An analysis of 200 advertisements shows that sexism and gender stereotyping are still prevalent in the advertising industry.
Privileging the Privileged: Gender in Indian Advertising; Sharada J.Schaffter; First published in 2006 by Promilla & Co., Publishers in association with Bibliophile South Asia, New Delhi and Chicago; Printed and bound in India by Uthra Print Communications. SMART mom's independence and passion, super wife's assertion in choice, the modern woman's balancing act between domestic and professional life, her cute and smiling daughter who exhorts you to buy anything from pasta and noodles to spices and sauces, oils and shampoos... All on the great ad spots on television.Yet, ironically, conditioning of women through ads is seldom noticed. Few role models are depicted; women are mostly pushed to domestic roles and portrayed by beautiful models in eye-catching ads.
Distortion of reality
The reality is that women are not just homemakers or mothers. Millions are professionals engaged in productive activities but are selectively kept out of ads. This is innocuous distortion of reality by advertisers, as it predisposes women to unfair treatment by society.Not just stereotypical but unethical and offensive representations of women in advertisements work to their detriment and succeed in perpetuating gender hierarchy. Sharada Jotimuttu Schaffter tries to raise awareness of the issue by analysing 200 ads (60 in detail) over a 12-year period from 1994 to 2005. She unveils the ingenuity of advertisers in her book Privileging the Privileged: Gender in Indian Advertising.Conscious that the book was written over a period of time and has been long in the printing, Sharada feels that, of late, men are shown doing domestic chores and boys and girls are shown plugging for education and equal opportunities. But still, she asserts, there's a long way to go. "If media is sexist, advertising is undoubtedly regressive," she writes in her foreword.Sharada's choice of publications for her assessment have been popular women's magazines like Femina and Women's Era; those read by men such as Business World, Business India, Computers Today, Sportstar, PC Quest; news magazines like India Today; and two English dailies, The Hindu and Indian Express. At the end of it, Sharada is convinced about the lack of respect for the integrity and dignity of women, and how they are stereotyped and dehumanised, turned into commodities.In India, advertisers often treat women with disdain portraying them as if they have been created only to attend to man's creature comforts. They are shown to be exceedingly anxious about their looks, weak, foolish, incapable of looking after themselves and utterly dependent on man, she writes. Take the example of Amul ad where the refrigerator is stocked with cheese of different flavours. The punchline is `now you know why dad bought the fridge'. Everybody knows mum buys the cheese but the text implies women are incapable of making crucial decisions in the purchase of high value products.It is perhaps easy and convenient for advertisers to portray women as they are generally perceived by society, seldom questioning the fairness of it. Does a woman always have to be tall and slim, young and light-skinned with silken skin and a mop of gloriously shining hair? Is this all calculated to catch a man and then spend rest of her life preparing mouth-watering dishes and washing his clothes until they outshine the sun, of course with a man telling her what detergent to use. Sharada also analyses advertisements that use or target little girls to underline how they are conditioned to become passive, narcissistic, dependent, subservient homemakers eager to please men when they grow up. Sharada focuses primarily on the discriminatory treatment given to women by the advertising industry. How advertisers turn women into commodities and project their images as defined by males only. Qualities attributed to women are mostly negative while the intelligent, strong and assertive woman successfully undertaking responsibilities and contributing to productivity in society is rarely seen.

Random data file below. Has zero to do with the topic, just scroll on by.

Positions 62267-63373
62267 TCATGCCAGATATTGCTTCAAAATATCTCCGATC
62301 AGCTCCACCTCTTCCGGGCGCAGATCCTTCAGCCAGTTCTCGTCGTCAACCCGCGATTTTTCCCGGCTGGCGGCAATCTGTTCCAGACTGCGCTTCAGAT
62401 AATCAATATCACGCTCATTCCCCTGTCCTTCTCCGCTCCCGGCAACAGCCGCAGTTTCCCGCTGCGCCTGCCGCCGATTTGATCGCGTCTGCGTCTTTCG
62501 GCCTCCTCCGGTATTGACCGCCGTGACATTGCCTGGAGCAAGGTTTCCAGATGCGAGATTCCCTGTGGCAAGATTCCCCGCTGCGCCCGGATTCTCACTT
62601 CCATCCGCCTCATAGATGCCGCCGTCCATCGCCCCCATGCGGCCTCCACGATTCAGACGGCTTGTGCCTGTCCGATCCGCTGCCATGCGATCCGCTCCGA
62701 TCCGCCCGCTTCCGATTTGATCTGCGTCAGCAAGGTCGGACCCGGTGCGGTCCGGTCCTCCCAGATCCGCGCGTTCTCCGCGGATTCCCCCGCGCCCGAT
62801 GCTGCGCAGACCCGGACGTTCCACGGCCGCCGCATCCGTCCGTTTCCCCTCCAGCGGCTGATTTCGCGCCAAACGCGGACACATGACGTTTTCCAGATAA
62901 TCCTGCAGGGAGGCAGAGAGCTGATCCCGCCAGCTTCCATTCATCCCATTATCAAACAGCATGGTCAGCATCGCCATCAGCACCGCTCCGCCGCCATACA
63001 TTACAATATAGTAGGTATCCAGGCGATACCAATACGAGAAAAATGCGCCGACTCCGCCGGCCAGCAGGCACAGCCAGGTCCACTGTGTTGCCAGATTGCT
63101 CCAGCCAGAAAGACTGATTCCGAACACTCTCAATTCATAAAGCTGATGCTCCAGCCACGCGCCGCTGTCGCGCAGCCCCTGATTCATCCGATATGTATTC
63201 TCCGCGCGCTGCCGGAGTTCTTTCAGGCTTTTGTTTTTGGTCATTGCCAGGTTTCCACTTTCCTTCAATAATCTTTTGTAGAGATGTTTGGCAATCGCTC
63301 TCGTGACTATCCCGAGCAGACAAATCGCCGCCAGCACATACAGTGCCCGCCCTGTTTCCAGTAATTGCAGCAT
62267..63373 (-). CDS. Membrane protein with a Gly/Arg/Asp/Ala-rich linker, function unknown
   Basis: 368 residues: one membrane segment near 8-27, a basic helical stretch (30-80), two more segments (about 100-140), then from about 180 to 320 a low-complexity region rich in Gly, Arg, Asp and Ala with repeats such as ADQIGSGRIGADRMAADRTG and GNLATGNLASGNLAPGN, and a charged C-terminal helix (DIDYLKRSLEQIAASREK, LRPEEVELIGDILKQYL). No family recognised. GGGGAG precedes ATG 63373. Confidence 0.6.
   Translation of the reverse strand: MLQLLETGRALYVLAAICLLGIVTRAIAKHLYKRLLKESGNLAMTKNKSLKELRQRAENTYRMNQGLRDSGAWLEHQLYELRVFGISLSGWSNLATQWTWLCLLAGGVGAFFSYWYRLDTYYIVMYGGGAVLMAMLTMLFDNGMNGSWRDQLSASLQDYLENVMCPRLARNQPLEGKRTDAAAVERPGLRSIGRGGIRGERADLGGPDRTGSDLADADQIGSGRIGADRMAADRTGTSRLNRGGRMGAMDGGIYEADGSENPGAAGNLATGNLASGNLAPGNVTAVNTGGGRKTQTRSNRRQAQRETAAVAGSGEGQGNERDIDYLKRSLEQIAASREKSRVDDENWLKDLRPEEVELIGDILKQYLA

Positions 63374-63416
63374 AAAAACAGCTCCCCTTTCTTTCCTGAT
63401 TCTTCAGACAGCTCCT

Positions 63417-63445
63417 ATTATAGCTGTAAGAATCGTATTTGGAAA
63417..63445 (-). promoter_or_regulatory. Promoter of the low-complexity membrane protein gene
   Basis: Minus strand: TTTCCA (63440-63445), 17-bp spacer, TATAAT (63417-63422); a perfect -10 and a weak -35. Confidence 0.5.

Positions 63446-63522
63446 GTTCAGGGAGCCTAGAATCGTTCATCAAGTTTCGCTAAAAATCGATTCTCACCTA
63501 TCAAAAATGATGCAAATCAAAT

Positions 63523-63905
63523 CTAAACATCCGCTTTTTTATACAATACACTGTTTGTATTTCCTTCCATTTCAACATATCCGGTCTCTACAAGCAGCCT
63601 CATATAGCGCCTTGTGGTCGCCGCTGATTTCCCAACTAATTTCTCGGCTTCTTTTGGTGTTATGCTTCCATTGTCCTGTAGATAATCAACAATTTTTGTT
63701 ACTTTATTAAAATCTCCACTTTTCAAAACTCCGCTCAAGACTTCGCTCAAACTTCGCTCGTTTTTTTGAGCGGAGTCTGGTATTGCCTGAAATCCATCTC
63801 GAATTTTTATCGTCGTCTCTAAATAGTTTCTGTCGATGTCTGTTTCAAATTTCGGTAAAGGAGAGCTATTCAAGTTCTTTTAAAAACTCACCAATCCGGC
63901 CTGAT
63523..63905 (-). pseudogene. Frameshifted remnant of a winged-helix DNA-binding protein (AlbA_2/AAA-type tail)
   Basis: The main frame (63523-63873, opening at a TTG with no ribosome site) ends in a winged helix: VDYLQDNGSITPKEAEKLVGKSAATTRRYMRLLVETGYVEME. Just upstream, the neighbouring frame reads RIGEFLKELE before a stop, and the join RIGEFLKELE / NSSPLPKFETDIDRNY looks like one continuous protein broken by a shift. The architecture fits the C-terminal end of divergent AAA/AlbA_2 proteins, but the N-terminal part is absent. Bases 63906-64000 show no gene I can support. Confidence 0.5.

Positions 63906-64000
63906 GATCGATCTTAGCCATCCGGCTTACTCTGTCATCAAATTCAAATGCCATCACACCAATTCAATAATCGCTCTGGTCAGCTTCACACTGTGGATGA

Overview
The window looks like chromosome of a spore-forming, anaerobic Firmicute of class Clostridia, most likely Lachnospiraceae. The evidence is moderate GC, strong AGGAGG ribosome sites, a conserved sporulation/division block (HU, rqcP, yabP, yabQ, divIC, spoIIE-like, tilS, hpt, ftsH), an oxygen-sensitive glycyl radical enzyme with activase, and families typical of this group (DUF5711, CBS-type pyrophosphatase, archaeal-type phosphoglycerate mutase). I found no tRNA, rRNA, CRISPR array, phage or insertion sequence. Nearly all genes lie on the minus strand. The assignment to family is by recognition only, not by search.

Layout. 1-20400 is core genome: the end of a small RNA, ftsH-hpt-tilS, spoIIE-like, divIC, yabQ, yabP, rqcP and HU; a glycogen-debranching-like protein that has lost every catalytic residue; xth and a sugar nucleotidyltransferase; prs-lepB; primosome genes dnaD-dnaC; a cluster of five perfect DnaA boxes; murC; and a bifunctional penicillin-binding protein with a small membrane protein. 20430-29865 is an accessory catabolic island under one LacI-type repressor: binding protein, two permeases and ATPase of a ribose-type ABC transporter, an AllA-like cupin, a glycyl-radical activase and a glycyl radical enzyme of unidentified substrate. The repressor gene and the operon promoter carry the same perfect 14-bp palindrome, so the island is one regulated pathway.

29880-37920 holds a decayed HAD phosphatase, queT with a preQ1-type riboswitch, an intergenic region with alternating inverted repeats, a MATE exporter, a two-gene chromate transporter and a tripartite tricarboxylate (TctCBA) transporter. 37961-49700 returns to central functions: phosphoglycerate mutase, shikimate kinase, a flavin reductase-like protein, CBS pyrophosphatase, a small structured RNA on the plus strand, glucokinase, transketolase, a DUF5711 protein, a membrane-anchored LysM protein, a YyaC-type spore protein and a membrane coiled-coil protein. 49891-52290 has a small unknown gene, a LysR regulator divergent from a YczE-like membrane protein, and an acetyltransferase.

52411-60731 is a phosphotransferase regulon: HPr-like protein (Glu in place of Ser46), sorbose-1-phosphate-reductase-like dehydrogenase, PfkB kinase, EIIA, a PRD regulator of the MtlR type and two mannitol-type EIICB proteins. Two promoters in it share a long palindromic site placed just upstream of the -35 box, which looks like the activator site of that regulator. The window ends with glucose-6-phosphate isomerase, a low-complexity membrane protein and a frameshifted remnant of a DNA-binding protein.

Much of the advertising portraying women perpetuates their secondary role in Indian society and also more invidiously invents fresh circumstances that characterise women as inferior to men. The Advertising Council of India encourages people to bring to its notice - through elaborate procedures - ads that contravene regulations so that action can be taken to redress the situation. But an ad can not be separated from its import and effect. Once the veil is lifted and contents are unmasked, neither the most regretful retraction nor the most penitent apology can undo the damage caused.The task ahead is to frame a moral outlook that challenges the patriarchal social order. Sharada, in her book, lists several guidelines for non-sexist language and advertising codes to ensure fair portrayal of women.